Accepting My Depression: How I Learned To Be Honest With Myself
Haiti is a wild place. The humidity kisses you upon your arrival. The smell of street food and diesel gas fumes fill the air. The people are boisterous and full of life. Working on the island of Hispaniola, shared between Haiti and the Dominican Republic, I loved taking it all in. Driving down the road in either country, I never knew what I would see: a cow being wrangled by a rouge cowboy (or elderly man), dancing, laughing, eating, fish or turtles for sale. This island is overwhelming to the senses for one who is not used to it. After seven years of working on this island, I still love how unique and exciting each passing day can be.
I have many friends who work overseas, or in a cross-cultural context in the United States. For many of us, much of our time is simply spent trying to make sense of this place or culture we have grown to love so much. We don’t want to offend. We don’t want to push. We want to get to know the people and places so genuinely that all of our work simply flows outward from a sincere place of understanding. It can be beautiful. I have seen it.
However inspiring this kind of “getting to know you” is, it can also be distracting. For years, I would drag myself into my room at 11:30 in the evening, take a cold shower and fall asleep before I could even tell my husband goodnight. I would rise early so I could make sure everyone knew I was there to help. And, when my body reacted in revolt, I questioned myself. I can do this! I told myself time and time again. I hiked the mountains, I slept in tents, I got tropical diseases, and I did it all because I was both interested in helping and loving every second of it. Later, I also did it all because it helped distract me from paying attention to myself.
I have been told that there are a few different types of people when push comes to shove. One of those types of people is labeled “caretaker.” And, while I don’t put a ton of stock in labels, this one hit the nail on the head for me. I’d rather be taking care of other people and making sure they are good. It’s not something to be ashamed of, just the way some people are. I have come to realize that a good number of people who start non-profits or last in thriving non-profits are this “caretaking” personality. If this is you, I want to share something with you: it is possible to care for yourself while in the middle of the wild.
I remember when I started realizing I needed help.
For me, I could not sleep more than an hour or so a night. This lasted (on and off) for several weeks as I lost my appetite and got spooked at anything out of the ordinary. My back was up, and I was defensive. It wasn’t until some of my friends told me they were worried about me not being myself that I finally decided to go to a physician during a two-week visit home. After that, I made my way to my now, therapist’s office.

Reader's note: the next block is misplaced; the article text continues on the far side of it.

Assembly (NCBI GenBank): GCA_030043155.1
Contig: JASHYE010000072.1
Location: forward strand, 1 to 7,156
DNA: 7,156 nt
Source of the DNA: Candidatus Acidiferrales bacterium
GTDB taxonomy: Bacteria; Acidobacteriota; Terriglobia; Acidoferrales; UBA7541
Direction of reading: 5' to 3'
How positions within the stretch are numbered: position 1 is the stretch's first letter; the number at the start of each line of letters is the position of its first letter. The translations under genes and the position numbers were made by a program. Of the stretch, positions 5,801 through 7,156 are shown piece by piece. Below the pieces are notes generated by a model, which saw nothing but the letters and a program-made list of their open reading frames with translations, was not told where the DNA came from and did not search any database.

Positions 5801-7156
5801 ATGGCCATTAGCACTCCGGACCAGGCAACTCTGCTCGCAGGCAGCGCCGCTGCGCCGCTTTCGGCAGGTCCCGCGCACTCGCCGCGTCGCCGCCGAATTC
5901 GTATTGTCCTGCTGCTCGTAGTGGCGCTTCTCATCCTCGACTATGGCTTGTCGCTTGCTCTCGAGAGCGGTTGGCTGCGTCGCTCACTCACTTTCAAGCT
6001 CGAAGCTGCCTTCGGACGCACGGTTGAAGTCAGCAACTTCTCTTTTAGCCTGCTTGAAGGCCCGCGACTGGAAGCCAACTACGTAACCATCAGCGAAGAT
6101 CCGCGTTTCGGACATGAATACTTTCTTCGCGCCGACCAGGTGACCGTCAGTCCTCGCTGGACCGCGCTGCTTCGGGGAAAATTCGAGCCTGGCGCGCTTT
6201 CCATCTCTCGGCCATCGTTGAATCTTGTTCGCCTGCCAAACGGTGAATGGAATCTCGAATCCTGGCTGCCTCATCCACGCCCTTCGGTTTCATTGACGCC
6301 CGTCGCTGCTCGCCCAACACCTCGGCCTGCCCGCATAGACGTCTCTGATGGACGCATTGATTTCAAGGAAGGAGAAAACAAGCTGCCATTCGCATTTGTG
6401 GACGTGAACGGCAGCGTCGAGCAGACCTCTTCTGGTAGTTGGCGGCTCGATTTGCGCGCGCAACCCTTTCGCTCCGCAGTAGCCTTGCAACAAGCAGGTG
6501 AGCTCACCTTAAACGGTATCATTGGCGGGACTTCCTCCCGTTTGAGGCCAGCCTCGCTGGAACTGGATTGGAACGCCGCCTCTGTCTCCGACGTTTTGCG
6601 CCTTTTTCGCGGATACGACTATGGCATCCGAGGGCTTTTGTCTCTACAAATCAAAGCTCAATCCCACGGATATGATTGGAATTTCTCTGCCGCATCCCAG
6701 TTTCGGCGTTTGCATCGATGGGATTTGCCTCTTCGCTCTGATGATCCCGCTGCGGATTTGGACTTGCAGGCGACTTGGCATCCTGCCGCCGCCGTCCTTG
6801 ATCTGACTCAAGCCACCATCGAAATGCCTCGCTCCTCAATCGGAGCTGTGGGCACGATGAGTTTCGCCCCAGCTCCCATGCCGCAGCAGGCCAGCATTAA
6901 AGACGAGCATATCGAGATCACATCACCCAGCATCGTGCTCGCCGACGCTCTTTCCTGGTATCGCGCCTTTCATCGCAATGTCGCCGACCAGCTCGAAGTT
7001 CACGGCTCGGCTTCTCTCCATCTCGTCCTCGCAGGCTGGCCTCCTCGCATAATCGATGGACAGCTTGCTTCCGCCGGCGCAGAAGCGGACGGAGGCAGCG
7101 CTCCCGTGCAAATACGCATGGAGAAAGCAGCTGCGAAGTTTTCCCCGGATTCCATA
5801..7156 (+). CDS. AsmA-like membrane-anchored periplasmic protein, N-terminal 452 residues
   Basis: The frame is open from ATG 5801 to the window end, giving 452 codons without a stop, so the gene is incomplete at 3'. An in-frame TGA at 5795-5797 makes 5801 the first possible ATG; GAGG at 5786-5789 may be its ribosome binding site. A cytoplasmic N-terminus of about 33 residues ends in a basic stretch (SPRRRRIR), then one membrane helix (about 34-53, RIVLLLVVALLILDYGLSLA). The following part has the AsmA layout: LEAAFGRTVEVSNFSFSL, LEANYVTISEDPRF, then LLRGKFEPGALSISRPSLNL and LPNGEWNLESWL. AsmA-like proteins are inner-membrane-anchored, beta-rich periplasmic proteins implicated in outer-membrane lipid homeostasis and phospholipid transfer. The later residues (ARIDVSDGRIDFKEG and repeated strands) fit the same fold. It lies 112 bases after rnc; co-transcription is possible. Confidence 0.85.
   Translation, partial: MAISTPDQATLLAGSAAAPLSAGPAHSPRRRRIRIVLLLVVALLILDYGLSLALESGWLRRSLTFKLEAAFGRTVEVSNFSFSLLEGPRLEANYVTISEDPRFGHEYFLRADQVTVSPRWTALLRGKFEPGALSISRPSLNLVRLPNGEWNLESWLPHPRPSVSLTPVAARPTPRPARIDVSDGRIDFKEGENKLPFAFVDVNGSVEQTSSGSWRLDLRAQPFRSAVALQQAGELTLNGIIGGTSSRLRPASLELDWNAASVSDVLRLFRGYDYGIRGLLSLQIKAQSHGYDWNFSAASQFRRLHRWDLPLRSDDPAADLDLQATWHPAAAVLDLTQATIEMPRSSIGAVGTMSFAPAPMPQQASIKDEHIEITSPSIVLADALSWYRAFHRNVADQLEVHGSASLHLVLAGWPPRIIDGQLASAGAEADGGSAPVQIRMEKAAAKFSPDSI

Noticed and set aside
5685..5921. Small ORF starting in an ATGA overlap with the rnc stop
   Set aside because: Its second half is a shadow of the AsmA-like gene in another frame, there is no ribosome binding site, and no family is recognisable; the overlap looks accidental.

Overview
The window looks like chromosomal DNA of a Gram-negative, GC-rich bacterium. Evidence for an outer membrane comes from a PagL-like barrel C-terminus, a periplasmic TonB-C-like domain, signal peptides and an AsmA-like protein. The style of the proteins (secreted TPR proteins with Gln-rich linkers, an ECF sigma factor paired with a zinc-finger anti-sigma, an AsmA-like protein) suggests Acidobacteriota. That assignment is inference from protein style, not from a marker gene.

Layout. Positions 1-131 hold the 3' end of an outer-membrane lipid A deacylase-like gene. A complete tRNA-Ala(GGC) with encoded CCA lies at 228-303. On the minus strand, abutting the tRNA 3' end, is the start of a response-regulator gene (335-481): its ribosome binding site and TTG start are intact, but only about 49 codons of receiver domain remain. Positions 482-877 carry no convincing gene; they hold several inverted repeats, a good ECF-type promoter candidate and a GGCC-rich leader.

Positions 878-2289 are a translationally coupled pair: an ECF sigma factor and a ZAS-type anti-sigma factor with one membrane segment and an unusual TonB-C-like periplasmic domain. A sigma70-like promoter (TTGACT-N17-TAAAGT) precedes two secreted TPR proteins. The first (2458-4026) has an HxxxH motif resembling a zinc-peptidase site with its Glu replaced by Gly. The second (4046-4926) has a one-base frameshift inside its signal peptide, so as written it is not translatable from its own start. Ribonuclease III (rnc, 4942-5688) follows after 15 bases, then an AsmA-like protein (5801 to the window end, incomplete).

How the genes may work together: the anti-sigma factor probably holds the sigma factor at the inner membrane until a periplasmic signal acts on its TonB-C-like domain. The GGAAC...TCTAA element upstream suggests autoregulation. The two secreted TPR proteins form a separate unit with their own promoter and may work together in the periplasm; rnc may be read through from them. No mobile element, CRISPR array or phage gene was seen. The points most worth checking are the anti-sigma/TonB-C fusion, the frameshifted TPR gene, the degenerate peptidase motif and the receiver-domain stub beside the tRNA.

For us “caretaker” types, we don’t like to hear that there is something in our personal lives we need to deal with. We don’t like to hear words like “depression” or “anxiety.” We like to hear that we helped someone, we endured, we did it. We braved the wild and made it out! The world came crumbling down when my therapist told me that I was suffering from some intense emotional issues that I needed to spend time on, especially as I was in the USA with a time crunch.
Then, my wonderful therapist showed me a picture of a person in a pit. He said, “What do you do when you see someone in a pit?” Immediately, I answered, “Get in!” He laughed and said, “You have been doing this for a while now. Do you think that makes a significant difference in the lives of those you wish to serve?” I thought about it as he showed me another image. It was a (wise) person holding down a rope to help bring someone up from a pit. “This might be a more effective way to help people, and yourself,” he said.
We’ve all heard it before: put the oxygen mask on ourselves before someone else; you can’t help people without helping yourself; etc. All those words had done to serve me is make me work even harder to prove there was nothing wrong with me.
I have come to realize that ignoring parts of us will not go away. I have also learned that admitting that you struggle with depression and anxiety does not make you unable to do your work. While I only heard the parts about my weakness, I did not realize the strength that would come from my inability to “do” all the things I wanted to do. I did not realize how my ability to admit my weakness would help me in the wild of my life and my work that I cared about so much.
Our friends, both in the US and in Haiti, came to me. They celebrated what I did well and helped in areas where I was struggling. They embraced my depression and anxiety. Those whom I was trying to be perfect for started admitting their issues and needs, too. Somehow, the thing I thought would separate me from my staff and friends bound us closer.
We might forget, but we are all human. We are all trying to brave the wilderness of our lives and work. And being honest with ourselves starts with taking the time to look inward and being ok with not being superman (or woman).
I have realized that through taking care of myself, I am braving my internal wilderness and not only the one happening outside. I am braving some of the steepest mountains and darkest caves. I am building endurance in my heart and not just in my lungs. Most of all, I am doing it while still in the middle of it all.
You do not have to give everything up to walk through a difficult season. You do not have to give everything up if you deal with chronic or recurring depression and anxiety. You just have to be honest, seek help, and not try to do it all. Most of all, you have to be honest with the people around you.
FROM THE EDITOR
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